Today was the day.
A few days ago I packed up the pack n play that has cozied up to our bed after Eli outgrew his bassinet. I folded it up and tucked it in his closet and looked at the way our room opened up, suddenly much, much bigger and more empty that I ever remembered. I felt something and the best word I could use to describe it is the Glennon Doyle Melton coined word, brutiful. Brutal and beautiful.
He sleeps in his own room now. It physically hurts. Like a hole in my chest gaping wide open not being right next to him. At the same time I feel a little space open up in my head, a little breathing room, a little sigh of relief. I actually danced around our room the first night. No more need to tip-toe. I swung my arms over my head and spun in circles while my husband laughed at me.
As I let him go in teeny tiny ways, I come home to myself a little more. The sorrow I feel of being separate from him is matched almost equally by the joy, the freedom of feeling like me again.
This mothering stuff, it guts me and fills me up and guts me again. It is so hard, and saying “hard” gives it zero justice. It is soul-crushing, for me, at times. I know in my heart of hearts that staying home with babies is not a perfect match for my temperament. I also know in my heart of hearts that one of the greatest gifts of my lifetime is staying home with my babies. Something that simultaneously makes me want to rip my hair out and literally fall to my knees in gratitude for being able to do.
My first baby. Today was the day.
Today was the day I walked her to the door of her first classroom. I held her little hand and hugged her long, skinny limbs which have lost any trace of baby fat. Her backpack is the same size as her, basically. Today was the day I walked out the door and left her, for the first time in her life, with anyone who isn’t blood related to her. Today was the day I promised her I would come back, and I left her.
I left my baby today.
I recognize that this will come across melodramatic to some. Just a couple hours a day a handful of days each week, yet this is a whole new world to me. My world was her, every day, all day for 3 and a half years. I am proud and excited and relieved and terrified and heartbroken all in one.
The long goodbye, the slow letting go starts now, breaking itself into smaller, more manageable portions so I don’t completely self-combust.
We are six months past the day our family was completed with the birth of our son, and over the past couple weeks I have recognized the sense that slowly but surely, things are getting there. Easier. I can’t remember with any certainty the last time I wore him in a baby carrier. That damn baby carrier that we both basically lived in. I can’t even remember the last time.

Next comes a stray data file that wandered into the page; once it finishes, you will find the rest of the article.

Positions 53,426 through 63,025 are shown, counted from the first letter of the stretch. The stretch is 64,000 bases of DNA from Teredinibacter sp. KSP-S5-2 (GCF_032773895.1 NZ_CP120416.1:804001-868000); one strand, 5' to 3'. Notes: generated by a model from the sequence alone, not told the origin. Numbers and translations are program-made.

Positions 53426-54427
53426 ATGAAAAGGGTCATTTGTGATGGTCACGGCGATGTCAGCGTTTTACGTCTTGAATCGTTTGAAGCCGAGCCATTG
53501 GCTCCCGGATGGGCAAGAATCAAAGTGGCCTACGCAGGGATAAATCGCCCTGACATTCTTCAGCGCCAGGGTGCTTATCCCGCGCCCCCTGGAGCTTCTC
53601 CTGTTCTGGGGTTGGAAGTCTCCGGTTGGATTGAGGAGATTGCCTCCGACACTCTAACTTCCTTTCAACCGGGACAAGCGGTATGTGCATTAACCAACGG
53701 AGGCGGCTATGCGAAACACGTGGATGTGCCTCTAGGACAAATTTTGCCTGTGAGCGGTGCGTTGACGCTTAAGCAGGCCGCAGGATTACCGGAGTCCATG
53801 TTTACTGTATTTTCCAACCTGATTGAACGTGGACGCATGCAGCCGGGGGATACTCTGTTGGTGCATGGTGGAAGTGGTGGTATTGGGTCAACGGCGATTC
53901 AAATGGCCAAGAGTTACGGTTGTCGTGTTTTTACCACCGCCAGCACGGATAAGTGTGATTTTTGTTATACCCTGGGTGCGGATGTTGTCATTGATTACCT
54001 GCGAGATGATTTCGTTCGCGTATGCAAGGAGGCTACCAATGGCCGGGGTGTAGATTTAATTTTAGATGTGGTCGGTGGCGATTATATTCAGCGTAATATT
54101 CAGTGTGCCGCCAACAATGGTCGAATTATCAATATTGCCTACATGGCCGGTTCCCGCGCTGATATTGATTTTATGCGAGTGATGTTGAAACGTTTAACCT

I can’t remember the last time I paced the carpet in our bedroom, wearing it down with my steady, bouncing, exhausted steps, my arms burning with the weight of him, my ears ringing with his cries. I can’t remember the last time I prayed and prayed and prayed he would stay asleep as I transferred him snoozing in my arms to the boppy pillow next to me, holding my breath, bargaining my soul for him to just. Stay. Asleep.
Its as if we crossed a line and suddenly everything was different. Those “last” days may have only been a month or two ago but it feels almost like I invented them.
And years ago I remember hearing the word “preschool” and thinking that was lightyears away.
And here we are.
I am becoming that woman I could hardly stand, telling you it all goes so fast.
Those days are mind-numbingly, soul-crushingly slow. But those years – good GOD, those years are a blink of the eye.
Last night a friend asked as we stood back watching our kids, “are you ready for this?” and my throat caught so suddenly and unexpectedly I could hardly breathe for a minute. I stuttered out a response fast as I could, terrified I would burst into tears right there.
And we read a little poem right before bed and sprinkled magic confetti under her pillow and I sobbed like a baby.
And today I put on my brave face and my “it’s totally ok and fun and fine” face and “it’s just a normal day” face and my “you’re going to love this” face. And her daddy and I kissed her and said have fun and I’ll be back in just a little bit to pick you up and I love you. I love you, sweetheart. And she distractedly said I love you too mommy and daddy and then she turned her little head away from our gaze and towards this new world and I knew that was our cue.
And I walked back up those steps and didn’t turn around because I couldn’t. My heart couldn’t take it.
When I picked her up a few hours later she cried because she didn’t want to leave. When I asked her if she missed me her whole face lit up and she exclaimed with surprise and accomplishment – “I didn’t, mommy!! I didn’t!!”
I smiled up at the rearview mirror and tried to catch her eye, but she was gazing out the window, kicking her legs happily.